Composite materials usually consist of synthetic fibres within a matrix, a material that surrounds and is tightly bound to the fibres. The most widely used type of composite material is polymer matrix composites (PMCs). PMCs consist of fibres made of a ceramic material such as carbon or glass embedded in a plastic matrix. Usually the fibres make up about 60 per cent by volume. Composites with metal matrices or ceramic matrices are called metal matrix composites (MMCs) and ceramic matrix composites (CMCs), respectively.

Continuous-fibre composites are generally required for structural applications. The specific strength (strength-to-density ratio) and specific stiffness (elastic modulus-to-density ratio) of continuous carbon fibre PMCs, for example, can be better than metal alloys have. Composites can also have other attractive properties, such as high thermal or electrical conductivity and a low coefficient of thermal expansion.

Although composite materials have certain advantages over conventional materials, composites also have some disadvantages. For example, PMCs and other composite materials tend to be highly anisotropic-that is, their strength, stiffness, and other engineering properties are different depending on the orientation of the composite material. For example, if a PMC is fabricated so that all the fibres are lined up parallel to one another, then the PMC will be very stiff in the direction parallel to the fibres, but not stiff in the perpendicular direction. The designer who uses composite materials in structures subjected to multidirectional forces, must take these anisotropic properties into account. Also, forming strong connections between separate composite material components is difficult.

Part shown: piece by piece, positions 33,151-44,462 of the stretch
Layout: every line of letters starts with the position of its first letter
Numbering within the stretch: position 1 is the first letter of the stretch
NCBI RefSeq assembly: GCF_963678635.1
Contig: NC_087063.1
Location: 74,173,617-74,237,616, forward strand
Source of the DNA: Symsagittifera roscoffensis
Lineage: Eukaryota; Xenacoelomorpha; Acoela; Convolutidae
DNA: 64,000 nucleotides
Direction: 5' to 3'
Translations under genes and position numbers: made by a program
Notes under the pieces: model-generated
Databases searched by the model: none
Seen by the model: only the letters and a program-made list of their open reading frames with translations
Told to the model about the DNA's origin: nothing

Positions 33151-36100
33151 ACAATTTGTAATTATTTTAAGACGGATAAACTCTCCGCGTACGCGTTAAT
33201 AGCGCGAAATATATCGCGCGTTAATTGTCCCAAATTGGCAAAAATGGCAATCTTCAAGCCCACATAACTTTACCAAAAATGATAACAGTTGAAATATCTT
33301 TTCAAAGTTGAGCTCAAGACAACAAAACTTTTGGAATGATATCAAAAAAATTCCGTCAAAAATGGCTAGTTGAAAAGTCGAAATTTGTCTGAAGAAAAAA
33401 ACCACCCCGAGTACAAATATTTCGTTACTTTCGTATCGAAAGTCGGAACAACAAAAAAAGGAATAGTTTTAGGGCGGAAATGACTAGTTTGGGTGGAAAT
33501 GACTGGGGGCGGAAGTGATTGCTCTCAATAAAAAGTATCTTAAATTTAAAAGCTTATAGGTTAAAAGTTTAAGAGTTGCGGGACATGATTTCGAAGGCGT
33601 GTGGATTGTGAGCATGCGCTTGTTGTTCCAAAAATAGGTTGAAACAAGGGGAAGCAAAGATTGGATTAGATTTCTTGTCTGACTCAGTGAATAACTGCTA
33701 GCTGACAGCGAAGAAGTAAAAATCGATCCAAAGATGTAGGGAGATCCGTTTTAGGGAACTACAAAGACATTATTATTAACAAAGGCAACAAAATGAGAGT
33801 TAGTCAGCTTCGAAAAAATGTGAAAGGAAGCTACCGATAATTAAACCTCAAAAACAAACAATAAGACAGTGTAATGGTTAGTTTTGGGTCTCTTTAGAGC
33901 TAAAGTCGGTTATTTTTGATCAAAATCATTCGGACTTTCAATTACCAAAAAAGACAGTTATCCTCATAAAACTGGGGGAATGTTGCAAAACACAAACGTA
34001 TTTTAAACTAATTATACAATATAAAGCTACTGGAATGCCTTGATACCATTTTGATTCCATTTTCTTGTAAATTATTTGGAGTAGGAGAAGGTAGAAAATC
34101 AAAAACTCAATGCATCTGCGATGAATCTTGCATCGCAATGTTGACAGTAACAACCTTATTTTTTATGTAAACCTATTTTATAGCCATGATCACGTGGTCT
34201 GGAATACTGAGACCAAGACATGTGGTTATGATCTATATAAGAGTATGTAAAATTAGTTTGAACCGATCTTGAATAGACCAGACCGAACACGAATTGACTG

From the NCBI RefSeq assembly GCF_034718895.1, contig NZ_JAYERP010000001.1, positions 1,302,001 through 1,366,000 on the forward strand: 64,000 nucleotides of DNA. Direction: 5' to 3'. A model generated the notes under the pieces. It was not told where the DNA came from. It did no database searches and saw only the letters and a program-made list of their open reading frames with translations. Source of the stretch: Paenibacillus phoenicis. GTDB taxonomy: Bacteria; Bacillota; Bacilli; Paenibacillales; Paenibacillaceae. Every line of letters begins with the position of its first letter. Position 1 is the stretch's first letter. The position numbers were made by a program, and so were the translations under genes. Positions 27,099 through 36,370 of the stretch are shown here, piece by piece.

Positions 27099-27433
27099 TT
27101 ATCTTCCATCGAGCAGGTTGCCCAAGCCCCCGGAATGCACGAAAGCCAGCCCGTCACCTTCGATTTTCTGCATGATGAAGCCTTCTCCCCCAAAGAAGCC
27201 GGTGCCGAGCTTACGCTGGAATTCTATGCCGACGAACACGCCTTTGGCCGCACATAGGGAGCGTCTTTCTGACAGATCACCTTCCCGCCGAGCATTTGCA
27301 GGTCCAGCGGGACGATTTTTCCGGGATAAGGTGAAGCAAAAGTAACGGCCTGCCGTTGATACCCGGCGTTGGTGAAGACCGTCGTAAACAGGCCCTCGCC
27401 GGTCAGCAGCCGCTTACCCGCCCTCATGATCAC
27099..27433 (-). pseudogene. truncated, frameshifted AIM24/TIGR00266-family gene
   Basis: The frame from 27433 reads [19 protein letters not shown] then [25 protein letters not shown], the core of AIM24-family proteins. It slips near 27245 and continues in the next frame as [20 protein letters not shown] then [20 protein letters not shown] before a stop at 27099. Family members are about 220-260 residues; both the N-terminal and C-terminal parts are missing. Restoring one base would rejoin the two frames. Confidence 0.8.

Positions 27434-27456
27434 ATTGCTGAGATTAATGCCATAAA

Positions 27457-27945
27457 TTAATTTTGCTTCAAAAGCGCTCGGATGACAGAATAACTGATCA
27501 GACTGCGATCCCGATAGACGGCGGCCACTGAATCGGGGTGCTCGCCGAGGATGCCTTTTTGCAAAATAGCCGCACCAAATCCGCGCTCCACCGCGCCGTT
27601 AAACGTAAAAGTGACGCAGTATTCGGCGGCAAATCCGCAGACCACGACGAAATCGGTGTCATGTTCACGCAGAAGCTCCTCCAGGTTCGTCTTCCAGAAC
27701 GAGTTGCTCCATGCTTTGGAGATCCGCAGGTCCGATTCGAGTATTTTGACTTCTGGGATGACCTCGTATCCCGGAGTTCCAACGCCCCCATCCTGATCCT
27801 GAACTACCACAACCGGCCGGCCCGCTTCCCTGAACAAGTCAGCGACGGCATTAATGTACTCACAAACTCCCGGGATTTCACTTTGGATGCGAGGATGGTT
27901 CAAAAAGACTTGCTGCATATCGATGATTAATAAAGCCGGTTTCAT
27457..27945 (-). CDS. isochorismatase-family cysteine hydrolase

The advanced composites have high manufacturing costs. Fabricating composite materials is a complex process. However, new manufacturing techniques are developed. It will become possible to produce composite materials at higher volumes and at a lower cost than is now possible, accelerating the wider exploitation of these materials.

II.Переведите на русский язык следующие английские словосочетания:

1) pulling force 6) resistance of materials

2) maximum stress 7) steady force acting on a material

3) small localised cracks 8) deformation of components

4) cross-sectional area 9) rupture of the material

5)cyclic force 10) resistance to deformation

III.Найдите в тексте английские эквиваленты следующих словосочетаний:

  1. отвечать требованиям современной технологии

2) используя лабораторные методы

3) новые способы использования металлов

4) тонна на кубический метр

5) мера сопротивления деформации

6) сжатие, растяжение, изгиб, кручение, срез

7) возвращать первоначальный размер и форму

8) постоянная деформация

9) внешняя сила

10) уменьшение объема

IV.Найдите в тексте слова, имеющие общий корень с данными словами. Определите, к какой части речи они относятся, и переведите их на русский язык:

Appear, compress, great, success, force, day, build, stiff, advantage, direction.

V.Задайте к выделенному в тексте предложению все типы вопросов: общий, альтернативный, разделительный, два специальных: а) к подлежащему, б) к любому члену предложения.

VI.Выполните анализ данных предложений, обратив внимание на следующие грамматические явления: формы глаголов to be, to have; оборот there is/are; степени сравнения прилагательных и наречий; множественное число существительных; Present, Past, Future Simple Active/Passive; модальные глаголы.

1.Engineers must know how materials respond to external forces, such as tension, compression, torsion, bending, and shear.

2. Continuous-fibre composites are generally required for structural applications.

3. Ductile materials can absorb energy by deformation but brittle materials cannot.

4. For example, if a PMC is fabricated so that all the fibres are lined up parallel to one another, then the PMC will be very stiff in the direction parallel to the fibres, but not stiff in the perpendicular direction.

5. Many materials have a higher strength in compression than in tension.